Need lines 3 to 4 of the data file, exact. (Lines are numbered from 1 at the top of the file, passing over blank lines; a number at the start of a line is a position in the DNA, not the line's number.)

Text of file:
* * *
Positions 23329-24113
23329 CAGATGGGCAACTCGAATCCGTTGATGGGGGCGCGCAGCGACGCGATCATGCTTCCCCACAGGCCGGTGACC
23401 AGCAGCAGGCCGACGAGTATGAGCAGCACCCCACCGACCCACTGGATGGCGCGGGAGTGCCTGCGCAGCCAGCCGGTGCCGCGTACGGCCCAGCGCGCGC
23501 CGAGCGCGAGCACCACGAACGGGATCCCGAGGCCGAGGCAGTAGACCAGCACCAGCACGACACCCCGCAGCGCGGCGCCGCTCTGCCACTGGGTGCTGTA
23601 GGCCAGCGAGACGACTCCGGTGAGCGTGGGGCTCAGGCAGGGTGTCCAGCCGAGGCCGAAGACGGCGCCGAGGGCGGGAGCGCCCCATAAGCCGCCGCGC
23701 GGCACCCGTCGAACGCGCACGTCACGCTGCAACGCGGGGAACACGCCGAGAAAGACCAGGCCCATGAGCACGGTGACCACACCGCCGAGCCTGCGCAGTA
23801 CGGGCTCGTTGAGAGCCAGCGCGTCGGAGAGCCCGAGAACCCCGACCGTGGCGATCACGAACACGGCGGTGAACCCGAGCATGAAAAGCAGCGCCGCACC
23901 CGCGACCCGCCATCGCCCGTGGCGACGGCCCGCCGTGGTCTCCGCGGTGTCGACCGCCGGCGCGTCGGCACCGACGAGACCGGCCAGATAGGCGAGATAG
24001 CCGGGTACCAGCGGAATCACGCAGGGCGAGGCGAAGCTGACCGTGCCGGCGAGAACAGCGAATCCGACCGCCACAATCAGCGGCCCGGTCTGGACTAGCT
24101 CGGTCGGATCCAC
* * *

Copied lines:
23401 AGCAGCAGGCCGACGAGTATGAGCAGCACCCCACCGACCCACTGGATGGCGCGGGAGTGCCTGCGCAGCCAGCCGGTGCCGCGTACGGCCCAGCGCGCGC
23501 CGAGCGCGAGCACCACGAACGGGATCCCGAGGCCGAGGCAGTAGACCAGCACCAGCACGACACCCCGCAGCGCGGCGCCGCTCTGCCACTGGGTGCTGTA